In 1849 a small book by Edward D. Jones entitled Immortality Unveiled; or Revelation Essential to Right Knowledge of God was posthumously published. The book’s preface, including a memoir of the author, was written by the Rev. Francis F. Statham. His own personal copy of this book is now held in the British Library, and contains copious notes in the margins in Statham’s own hand.
It was published in the month’s following Jones’s death on May 3, 1849. Both preface and handwritten marginal jottings are Calvinistic in character. It is clear that Statham believes in the doctrines of grace. “Search the scriptures daily,” he urges the reader, “think more seriously, believe more faithfully.” The subject of the book, completed ten years earlier, concerns the truth of God’s Revelation to man, i.e. the Holy Scriptures.
In the brief memoir of Jones, Statham describes his friend’s interest, whilst at college, in the pernicious French philosophers of the eighteenth century. Were it not for the Lord’s restraining hand on him, he says, he could well have followed those harmful theorists.
Edward Jones, himself a local worthy, lived in Carter Street. He and Statham had been fine friends for over twenty years. Jones was a liberal contributor to local charities and the poor of the district, helping a number of individuals financially after they had fallen from respectable positions into poverty. “His purse” we are told, was “ever open to the appeals of the really destitute and deserving, and [his] heart ever warmed to the plea of the widow or the cry of the orphan or distressed.”
Jones wish was to one day have his book (completed in 1838) printed and distributed free or for a minimum charge, chiefly in his own parish. It was therefore put into the “care and inspection” of Francis F. Statham, his minister from St Peter’s.
Born in 1780, Edward Jones suffered from a nervous disorder, a long illness that helped shape him into a more solemn character of sober piety. He believed his affliction to be the work of God for his own sanctification.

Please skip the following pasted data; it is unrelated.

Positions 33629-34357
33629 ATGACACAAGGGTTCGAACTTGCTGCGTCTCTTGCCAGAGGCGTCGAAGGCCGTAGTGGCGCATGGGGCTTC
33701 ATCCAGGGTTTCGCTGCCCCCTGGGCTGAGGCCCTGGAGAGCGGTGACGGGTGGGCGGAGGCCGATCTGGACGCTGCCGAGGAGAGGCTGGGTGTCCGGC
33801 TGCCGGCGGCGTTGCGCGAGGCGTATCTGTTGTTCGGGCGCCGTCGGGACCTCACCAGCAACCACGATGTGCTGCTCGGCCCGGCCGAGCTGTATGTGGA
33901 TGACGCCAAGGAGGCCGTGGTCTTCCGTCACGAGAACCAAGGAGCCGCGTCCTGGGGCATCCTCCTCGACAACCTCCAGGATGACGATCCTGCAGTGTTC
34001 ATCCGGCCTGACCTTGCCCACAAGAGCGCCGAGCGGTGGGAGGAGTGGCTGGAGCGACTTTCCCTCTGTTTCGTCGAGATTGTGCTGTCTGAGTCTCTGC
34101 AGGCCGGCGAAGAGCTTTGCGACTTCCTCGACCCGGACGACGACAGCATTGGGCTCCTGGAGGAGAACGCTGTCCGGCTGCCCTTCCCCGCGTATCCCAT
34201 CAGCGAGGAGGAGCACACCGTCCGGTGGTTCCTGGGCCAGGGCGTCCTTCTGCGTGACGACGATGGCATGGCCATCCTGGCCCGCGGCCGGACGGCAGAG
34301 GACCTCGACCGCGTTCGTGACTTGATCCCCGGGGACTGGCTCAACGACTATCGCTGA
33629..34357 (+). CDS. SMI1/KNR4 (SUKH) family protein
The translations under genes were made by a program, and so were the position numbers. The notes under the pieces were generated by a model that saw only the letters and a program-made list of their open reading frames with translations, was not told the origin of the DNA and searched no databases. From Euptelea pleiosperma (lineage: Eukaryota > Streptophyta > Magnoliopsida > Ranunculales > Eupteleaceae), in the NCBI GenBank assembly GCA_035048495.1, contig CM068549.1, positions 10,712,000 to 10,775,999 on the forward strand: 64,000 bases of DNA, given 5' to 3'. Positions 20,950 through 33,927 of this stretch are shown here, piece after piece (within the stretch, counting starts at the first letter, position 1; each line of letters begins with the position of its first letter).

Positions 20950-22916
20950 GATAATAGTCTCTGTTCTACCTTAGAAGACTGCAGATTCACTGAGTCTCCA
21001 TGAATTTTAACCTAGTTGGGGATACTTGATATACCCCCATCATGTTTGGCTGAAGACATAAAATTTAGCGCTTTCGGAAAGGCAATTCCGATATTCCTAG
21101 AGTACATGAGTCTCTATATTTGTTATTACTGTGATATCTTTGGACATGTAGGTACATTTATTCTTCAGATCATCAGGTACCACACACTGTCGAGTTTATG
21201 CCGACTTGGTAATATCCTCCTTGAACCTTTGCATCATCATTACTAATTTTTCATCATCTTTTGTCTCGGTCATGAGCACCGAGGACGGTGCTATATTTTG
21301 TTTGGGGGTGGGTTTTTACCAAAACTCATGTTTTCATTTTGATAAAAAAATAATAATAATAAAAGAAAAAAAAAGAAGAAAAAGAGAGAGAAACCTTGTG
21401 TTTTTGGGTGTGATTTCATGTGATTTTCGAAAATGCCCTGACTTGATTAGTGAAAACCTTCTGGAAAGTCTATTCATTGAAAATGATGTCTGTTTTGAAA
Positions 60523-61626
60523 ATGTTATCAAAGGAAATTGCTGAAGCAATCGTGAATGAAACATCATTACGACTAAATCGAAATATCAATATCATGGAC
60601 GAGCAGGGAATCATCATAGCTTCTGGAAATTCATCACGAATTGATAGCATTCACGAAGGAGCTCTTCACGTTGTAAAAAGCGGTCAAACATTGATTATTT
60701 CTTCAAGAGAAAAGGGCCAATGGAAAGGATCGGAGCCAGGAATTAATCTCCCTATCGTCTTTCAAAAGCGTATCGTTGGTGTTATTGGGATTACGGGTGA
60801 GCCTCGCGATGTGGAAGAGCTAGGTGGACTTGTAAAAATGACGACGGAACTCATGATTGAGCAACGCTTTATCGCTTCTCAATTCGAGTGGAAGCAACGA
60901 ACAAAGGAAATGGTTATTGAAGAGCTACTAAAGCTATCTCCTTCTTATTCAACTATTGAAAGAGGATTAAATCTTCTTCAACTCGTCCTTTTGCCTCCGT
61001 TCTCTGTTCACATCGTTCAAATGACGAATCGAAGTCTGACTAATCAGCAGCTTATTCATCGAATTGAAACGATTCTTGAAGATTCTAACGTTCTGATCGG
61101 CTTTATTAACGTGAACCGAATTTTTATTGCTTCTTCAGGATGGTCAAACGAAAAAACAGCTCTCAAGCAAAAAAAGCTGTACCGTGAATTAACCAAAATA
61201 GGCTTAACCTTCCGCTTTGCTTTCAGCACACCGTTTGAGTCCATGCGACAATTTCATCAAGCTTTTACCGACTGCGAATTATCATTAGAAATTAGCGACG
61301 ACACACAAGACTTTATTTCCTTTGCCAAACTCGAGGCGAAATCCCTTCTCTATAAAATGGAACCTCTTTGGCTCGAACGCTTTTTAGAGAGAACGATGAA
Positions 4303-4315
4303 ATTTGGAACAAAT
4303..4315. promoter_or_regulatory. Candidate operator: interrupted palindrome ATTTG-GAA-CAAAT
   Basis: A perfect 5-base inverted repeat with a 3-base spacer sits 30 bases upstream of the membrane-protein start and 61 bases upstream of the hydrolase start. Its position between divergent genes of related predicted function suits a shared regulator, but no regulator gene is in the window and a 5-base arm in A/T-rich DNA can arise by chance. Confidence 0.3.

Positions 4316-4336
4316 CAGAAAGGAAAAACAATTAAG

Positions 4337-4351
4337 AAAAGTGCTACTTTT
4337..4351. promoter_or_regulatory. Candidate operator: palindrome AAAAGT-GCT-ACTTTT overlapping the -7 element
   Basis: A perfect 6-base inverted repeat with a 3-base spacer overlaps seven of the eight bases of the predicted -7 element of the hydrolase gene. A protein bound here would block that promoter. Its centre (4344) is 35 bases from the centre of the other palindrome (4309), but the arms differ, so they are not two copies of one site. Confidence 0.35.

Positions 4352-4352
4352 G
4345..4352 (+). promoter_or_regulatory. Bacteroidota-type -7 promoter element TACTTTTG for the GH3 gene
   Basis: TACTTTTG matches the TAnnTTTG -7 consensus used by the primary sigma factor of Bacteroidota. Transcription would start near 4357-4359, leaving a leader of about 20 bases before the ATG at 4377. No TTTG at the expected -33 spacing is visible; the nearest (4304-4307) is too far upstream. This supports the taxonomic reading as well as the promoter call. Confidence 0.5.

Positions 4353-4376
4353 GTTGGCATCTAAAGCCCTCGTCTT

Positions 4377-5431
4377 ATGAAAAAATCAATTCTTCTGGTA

The first edition of Immortality Unveiled was distributed free of charge in the area. Subsequent editions were sold at a small price, in aid of the labouring funds of the St Peter’s National Schools
Statham’s own works appeared as a number of published sermons. One that has survived, titled Loyalty – a Christian Duty, is a sermon on the text 1 Peter 2v17, and preached on the Sunday after the insurrection in Paris in June1848.* (* Known as The June Days, three days of bloody fighting on the streets of the French capital. The crushing of this uprising ensured the conservative nature of the Republic, creating among the bourgeoisie a fear of working-class radicalism that influenced French politics for the next quarter-century.) Clearly shocked by the reports of this terrible violence across the Channel, Statham advocates the divine appointment of kingly power and the consequent Christian duty of loyalty.
He concludes by urging his hearers: “Let it be our constant prayer that our beloved country may long be spared from the horrors of civil dissension, let us assist, each in his several sphere to inculcate a love of order and obedience to the constituted authorities of the land, and let us look up with honour and reverence to that Beloved Sovereign [Queen Victoria] whom it has pleased God to call to reign over us. Let us pray daily for the abundant outpouring of the grace of God upon her head, that she may be blessed in all her counsels with ‘the spirit of wisdom and might’, and be long spared to reign in the hearts of a grateful people, and to be the honoured instrument for promoting their temporal and spiritual welfare.”
Statham’s other works include The Message of the Spirit to the Seven Churches of Asia, a volume containing a series of seven lectures preached during that same summer of 1848 based on two chapters in the book of Revelation..
Immortality Unveiled; or Revelation Essential to Right Knowledge of God; with a preface, memoir of the author, and notes by FF Statham. Published: London 1849. Shelf: 4014.a.37. Author: Jones, Edward D.
Loyalty – a Christian Duty. A sermon (on 1 Peter 2v17) preached on the Sunday after the insurrection in Paris etc. Published: London 1848. Shelf: 4478.f.54. Author: Statham
Copyright: Jack McInroy © 2010